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Social Commentary in The Great Gatsby by F. Scott Fitzgerald

The Great Gatsby: Social Commentary

On one level The Great Gatsby, by F. Scott Fitzgerald comments on the careless gaiety and moral decadence of the period in which it was set. It contains innumerable references to the contemporary scene. The wild extravagance of Gatsby’s parties, the shallowness and aimlessness of the guests and the hint of Gatsby’s involvement in crime all identify the period and the American setting. But as a piece of social commentary The Great Gatsby also describes the failure of the American dream, from the point of view that American political ideals conflict with the actual social conditions that exist. For whereas American democracy is based on the idea of equality among people, the truth is that social discrimination still exists and the divisions among the classes cannot be overcome. Myrtle’s attempt to break into the group to which the Buchanans belong is doomed to fail. Taking advantage of her vivacity, her lively nature, she seeks to escape from her own class. She enters into an affair with Tom and takes on his way of living. But she only becomes vulgar and corrupt like the rich. She scorns people from her own class and loses all sense of morality. And for all her social ambition, Myrtle never succeeds in her attempt to find a place for herself in Tom’s class. When it comes to a crisis, the rich stand together against all outsiders.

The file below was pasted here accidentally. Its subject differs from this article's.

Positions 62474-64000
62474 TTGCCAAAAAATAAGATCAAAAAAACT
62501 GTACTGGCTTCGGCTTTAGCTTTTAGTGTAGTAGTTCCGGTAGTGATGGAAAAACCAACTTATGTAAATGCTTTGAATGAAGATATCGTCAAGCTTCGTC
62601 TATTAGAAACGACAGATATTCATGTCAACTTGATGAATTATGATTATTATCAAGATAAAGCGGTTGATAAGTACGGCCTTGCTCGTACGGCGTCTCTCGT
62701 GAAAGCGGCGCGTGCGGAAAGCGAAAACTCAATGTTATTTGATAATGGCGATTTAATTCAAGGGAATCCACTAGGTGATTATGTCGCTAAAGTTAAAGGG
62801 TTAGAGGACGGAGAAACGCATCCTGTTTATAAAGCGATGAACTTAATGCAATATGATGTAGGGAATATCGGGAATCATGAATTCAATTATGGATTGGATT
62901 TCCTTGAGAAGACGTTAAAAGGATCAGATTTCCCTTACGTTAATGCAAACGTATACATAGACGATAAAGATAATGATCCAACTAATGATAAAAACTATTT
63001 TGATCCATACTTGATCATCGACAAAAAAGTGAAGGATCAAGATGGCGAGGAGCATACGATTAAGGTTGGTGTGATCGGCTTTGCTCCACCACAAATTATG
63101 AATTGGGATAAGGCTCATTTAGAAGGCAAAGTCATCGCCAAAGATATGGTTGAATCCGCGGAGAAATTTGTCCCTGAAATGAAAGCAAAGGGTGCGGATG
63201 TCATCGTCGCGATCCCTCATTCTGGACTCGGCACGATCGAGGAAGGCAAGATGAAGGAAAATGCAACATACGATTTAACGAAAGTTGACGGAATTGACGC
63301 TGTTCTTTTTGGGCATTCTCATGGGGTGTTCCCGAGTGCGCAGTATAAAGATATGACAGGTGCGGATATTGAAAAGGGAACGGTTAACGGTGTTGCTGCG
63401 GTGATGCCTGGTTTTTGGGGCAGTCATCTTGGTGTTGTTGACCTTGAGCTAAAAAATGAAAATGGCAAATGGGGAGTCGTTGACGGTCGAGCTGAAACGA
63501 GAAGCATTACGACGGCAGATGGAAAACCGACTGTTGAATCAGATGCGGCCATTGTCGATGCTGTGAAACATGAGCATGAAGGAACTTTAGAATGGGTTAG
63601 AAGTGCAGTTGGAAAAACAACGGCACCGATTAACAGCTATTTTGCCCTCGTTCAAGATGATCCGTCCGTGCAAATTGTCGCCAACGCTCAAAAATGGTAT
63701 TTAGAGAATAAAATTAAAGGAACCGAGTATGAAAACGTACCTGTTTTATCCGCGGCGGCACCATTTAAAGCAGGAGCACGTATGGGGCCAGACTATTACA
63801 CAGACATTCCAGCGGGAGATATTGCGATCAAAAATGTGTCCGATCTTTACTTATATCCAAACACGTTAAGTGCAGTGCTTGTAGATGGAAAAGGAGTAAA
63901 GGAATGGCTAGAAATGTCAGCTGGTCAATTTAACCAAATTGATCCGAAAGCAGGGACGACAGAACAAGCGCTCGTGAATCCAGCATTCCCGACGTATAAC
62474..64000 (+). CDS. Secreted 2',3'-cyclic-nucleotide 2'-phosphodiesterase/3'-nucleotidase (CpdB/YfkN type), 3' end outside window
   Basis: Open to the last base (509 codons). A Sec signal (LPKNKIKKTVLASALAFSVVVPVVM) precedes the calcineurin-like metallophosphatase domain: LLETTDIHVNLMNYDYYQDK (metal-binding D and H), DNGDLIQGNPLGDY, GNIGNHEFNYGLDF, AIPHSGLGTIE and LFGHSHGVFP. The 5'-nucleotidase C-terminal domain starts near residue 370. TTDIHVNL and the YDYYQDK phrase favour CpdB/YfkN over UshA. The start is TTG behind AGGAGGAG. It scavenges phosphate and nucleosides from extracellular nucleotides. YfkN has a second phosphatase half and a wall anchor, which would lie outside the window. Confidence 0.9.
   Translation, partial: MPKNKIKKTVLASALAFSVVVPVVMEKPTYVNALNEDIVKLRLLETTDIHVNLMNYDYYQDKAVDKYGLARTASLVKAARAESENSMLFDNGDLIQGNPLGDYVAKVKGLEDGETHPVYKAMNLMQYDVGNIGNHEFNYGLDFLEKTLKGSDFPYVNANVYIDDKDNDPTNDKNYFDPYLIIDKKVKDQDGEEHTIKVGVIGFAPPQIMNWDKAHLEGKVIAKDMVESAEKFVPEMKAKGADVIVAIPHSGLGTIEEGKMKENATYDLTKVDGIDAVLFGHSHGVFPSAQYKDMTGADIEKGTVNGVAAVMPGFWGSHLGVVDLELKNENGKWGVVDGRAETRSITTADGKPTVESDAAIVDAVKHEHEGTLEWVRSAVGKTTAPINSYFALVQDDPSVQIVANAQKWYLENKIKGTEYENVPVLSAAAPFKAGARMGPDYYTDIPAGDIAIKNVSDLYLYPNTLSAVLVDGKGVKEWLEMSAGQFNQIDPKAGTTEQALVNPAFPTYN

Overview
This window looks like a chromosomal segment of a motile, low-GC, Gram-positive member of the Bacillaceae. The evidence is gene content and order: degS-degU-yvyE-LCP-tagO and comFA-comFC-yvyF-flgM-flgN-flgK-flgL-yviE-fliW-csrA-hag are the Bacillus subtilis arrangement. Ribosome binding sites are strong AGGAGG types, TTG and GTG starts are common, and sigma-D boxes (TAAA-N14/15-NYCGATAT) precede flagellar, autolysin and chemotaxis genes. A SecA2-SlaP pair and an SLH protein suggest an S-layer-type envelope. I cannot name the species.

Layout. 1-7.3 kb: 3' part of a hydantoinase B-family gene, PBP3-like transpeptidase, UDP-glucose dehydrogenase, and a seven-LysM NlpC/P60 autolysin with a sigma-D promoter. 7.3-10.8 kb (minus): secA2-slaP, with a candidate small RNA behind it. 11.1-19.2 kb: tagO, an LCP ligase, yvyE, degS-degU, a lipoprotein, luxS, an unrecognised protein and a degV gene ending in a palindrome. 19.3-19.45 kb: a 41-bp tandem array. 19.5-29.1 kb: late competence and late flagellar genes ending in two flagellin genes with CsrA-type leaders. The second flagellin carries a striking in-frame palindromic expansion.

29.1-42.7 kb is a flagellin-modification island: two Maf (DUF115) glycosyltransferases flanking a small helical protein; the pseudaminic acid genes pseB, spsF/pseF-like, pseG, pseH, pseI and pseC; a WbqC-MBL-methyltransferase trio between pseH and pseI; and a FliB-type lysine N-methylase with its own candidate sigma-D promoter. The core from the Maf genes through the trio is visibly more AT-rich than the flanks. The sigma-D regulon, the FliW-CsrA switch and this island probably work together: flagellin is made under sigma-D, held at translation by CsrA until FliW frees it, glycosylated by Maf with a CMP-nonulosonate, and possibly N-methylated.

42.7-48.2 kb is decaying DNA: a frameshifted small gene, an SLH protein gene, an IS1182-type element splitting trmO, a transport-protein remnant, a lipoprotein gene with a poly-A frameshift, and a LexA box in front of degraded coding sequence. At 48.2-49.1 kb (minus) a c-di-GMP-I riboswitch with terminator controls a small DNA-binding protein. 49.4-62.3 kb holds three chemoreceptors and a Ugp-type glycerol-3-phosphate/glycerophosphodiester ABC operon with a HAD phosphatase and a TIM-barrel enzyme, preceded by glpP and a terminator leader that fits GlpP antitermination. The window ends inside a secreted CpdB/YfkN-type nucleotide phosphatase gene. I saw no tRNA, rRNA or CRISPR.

Myrtle’s condition, of course, is a weaker reflection of Gatsby’s more significant struggle. While Myrtle’s desire springs from social ambition, Gatsby’s is related more to his idealism, his faith in life’s possibilities. Undoubtedly, his desire is also influenced by social considerations; Daisy, who is wealthy and beautiful, represents a way of life which is remote from Gatsby’s and therefore more attractive because it is out of reach. However, social consciousness is not a basic cause. It merely directs and increases Gatsby’s belief in life’s possibilities. Like Myrtle, Gatsby struggles to fit himself into another social group, but his attempt is more urgent because his whole faith in life is involved in it. Failure, therefore, is more terrible for him. His whole career, his confidence in himself and in life is totally shattered when he fails to win Daisy. His death when it comes is almost insignificant, for, with the collapse of his dream, Gatsby is already spiritually dead.

As social satire, The Great Gatsby is also a comment on moral decadence in modem American society.

Double Vision in F. Scott Fitzgerald’s The Great Gatsby

The Great Gatsby: Double Vision

F. Scott Fitzgerald once stated that the test of a first rate intelligence was the ability to hold two opposed ideas in the mind at the same time, and still retain the ability to function. This intelligence he describes is characterized by the principle of “double vision.” An understanding of this is essential to the understanding of many of Fitzgerald’s novels. “Double vision” denotes two ways of seeing. It suggests the tension involved when Fitzgerald sets two things in opposition such that the reader can, on one hand, sensually experience the event about which Fitzgerald is writing, The foundation of double vision is polarity, the setting of extremes against one another, which is the result of dramatic tension.

The success of the novel depended on Fitzgerald’s ability to transfer the vision he had himself to the reader. This idea dealt with the ability to believe in the possibilities of several opposite ideas at different levels of abstract…

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